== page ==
How to grow It's Time To: March

It's Time To: March

Autumn is prime planting time.

The cooler weather means plants require less water but the soil is still warm enough roots to establish before winter’s chill.


photo: Robin Powell



Thanks to cooler nights autumn roses, pictured above, have intense colour and longer lives, both on the bush and in a vase.



Sow seeds of rocket, coriander, basil and chervil. They don’t bolt so quickly to seed in autumn. Sow directly into gardens or pots; liquid feed every two weeks. Repot tired indoor (and outdoor) plants. Add water crystals to quality potting mix to help retain soil moisture. Our tip: soak the crystals in a bucket of water first, and add the expanded crystals to the mix. Swap spent petunias and other summer annuals for pretty winter-flowering pansies and violas. Add fresh compost to the soil first. Avoid planting seedlings too deeply or they’ll rot in cool wet weather.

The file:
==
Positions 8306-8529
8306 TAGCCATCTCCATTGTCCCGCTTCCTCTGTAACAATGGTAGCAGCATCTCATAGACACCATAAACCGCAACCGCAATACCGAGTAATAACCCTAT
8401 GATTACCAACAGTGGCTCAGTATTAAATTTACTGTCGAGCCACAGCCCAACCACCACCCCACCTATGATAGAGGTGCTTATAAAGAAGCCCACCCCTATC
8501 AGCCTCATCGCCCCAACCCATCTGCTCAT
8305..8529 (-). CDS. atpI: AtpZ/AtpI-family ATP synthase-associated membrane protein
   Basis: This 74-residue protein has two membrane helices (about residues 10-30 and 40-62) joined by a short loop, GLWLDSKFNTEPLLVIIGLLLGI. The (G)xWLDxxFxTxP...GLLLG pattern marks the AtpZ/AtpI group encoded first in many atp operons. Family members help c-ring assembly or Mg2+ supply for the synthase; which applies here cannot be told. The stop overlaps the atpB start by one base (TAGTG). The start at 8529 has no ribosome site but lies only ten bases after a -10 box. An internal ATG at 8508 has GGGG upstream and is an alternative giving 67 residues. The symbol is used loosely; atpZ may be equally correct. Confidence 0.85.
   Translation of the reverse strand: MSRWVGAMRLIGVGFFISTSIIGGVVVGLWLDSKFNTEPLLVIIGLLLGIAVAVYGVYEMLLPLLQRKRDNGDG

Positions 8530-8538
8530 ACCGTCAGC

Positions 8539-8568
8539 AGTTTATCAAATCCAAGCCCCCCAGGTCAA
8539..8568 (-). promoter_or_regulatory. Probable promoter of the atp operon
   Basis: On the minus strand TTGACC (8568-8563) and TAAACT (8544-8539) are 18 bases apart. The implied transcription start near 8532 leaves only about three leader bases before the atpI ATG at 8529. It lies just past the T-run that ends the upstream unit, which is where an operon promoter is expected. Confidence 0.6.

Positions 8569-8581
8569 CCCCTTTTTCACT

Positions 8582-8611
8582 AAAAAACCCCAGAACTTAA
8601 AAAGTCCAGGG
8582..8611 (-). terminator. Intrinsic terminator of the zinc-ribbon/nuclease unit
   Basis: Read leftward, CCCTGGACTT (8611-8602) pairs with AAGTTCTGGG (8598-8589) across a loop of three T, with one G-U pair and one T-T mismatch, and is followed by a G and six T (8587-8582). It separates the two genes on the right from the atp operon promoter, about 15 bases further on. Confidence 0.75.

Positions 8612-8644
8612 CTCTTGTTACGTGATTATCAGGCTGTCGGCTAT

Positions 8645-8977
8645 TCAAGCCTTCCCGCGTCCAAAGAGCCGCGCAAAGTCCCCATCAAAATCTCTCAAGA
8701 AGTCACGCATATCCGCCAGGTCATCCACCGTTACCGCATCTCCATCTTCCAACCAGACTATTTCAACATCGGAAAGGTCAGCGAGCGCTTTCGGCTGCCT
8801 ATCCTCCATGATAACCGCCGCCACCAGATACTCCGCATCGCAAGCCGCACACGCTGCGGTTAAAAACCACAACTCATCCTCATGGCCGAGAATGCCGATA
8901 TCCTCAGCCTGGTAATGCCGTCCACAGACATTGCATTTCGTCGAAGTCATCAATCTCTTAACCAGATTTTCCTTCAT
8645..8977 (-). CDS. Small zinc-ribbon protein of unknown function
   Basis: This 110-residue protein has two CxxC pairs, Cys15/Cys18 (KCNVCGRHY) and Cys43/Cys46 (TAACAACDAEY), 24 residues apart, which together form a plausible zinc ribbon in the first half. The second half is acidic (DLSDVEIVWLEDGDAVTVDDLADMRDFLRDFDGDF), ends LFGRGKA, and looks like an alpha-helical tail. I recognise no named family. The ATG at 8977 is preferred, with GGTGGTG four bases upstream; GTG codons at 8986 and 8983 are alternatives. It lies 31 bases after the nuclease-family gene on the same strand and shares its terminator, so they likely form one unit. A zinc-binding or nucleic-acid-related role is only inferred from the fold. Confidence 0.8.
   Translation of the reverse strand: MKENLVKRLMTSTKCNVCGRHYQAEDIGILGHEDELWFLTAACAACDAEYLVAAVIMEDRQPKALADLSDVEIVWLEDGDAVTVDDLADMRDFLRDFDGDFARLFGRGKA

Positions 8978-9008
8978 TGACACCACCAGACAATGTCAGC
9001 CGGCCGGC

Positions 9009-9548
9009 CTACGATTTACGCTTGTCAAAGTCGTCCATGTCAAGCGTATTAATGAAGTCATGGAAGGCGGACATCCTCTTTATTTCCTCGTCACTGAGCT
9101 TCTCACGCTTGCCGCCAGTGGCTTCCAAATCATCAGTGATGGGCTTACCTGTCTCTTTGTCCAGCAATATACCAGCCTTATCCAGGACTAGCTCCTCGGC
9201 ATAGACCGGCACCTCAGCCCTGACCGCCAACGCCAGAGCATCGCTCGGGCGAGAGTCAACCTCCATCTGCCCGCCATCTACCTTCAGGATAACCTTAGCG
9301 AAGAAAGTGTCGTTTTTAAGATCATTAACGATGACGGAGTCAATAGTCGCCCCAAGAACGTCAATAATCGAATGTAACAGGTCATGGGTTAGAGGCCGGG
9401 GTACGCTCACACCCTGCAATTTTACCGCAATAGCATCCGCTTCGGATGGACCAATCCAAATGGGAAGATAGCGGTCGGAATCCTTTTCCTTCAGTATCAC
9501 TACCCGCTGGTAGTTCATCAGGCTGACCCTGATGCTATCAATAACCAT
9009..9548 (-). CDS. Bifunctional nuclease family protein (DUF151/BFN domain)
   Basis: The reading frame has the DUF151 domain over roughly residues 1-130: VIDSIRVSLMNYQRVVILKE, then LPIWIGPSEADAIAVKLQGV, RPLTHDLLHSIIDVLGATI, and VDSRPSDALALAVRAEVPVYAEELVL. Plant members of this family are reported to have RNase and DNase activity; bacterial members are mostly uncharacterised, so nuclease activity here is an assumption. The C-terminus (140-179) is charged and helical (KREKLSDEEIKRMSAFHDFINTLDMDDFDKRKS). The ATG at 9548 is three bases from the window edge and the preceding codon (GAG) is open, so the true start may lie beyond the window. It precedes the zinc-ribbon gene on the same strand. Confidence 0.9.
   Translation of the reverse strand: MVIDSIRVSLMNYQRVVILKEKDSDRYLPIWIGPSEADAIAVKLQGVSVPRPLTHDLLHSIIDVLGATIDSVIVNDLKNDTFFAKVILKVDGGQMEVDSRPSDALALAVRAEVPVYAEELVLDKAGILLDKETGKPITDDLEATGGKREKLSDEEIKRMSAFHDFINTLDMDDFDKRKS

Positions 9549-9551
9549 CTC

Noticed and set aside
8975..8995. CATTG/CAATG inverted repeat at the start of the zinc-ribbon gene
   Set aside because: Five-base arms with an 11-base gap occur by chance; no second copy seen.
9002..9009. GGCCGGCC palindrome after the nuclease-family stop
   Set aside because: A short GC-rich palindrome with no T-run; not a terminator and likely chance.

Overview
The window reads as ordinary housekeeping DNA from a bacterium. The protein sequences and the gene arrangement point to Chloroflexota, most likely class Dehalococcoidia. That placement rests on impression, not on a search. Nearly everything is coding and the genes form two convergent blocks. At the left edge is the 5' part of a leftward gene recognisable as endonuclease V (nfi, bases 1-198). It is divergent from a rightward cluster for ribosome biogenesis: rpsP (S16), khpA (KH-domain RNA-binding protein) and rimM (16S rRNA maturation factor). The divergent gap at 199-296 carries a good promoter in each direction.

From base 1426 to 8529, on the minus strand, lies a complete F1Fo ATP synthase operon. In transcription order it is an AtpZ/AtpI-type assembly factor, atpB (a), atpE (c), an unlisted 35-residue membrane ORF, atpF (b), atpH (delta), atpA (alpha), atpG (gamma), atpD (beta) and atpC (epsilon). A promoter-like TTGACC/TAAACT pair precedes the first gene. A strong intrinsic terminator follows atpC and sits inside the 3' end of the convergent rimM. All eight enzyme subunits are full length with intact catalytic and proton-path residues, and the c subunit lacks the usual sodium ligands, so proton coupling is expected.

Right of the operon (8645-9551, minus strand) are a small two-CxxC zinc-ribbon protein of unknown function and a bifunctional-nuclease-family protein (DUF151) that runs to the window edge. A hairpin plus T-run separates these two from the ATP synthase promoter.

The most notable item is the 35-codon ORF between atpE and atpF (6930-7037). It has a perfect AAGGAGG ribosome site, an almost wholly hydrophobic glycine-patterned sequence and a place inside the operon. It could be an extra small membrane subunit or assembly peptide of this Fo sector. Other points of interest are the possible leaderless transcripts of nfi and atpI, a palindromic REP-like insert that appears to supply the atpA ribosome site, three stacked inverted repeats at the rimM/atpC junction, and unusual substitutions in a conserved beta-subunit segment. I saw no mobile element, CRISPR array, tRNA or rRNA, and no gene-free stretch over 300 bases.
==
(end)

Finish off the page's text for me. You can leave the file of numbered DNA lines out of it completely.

Look for destructive lily caterpillars on clivia, crinum lily and other strappy leafed plants. Spray with Yates Success Ultra or Eco-neem.



Apply controlled release fertiliser to garden beds then top up mulch to 30-50mm thick. Water everything in well. Give potted cymbidium orchids a dose of liquid orchid food and move them into a sunny spot to encourage developing flower spikes.



Neaten hedges, tapering the sides slightly outwards so sunlight reaches foliage at the base of the hedge. They’ll reshoot before the cool weather arrives and look sleek all through winter.



Spring-flowering bulbs should be bought now, but hold off planting until later in autumn, unless you live in a cool climate.

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About this article

Author: Elizabeth Swane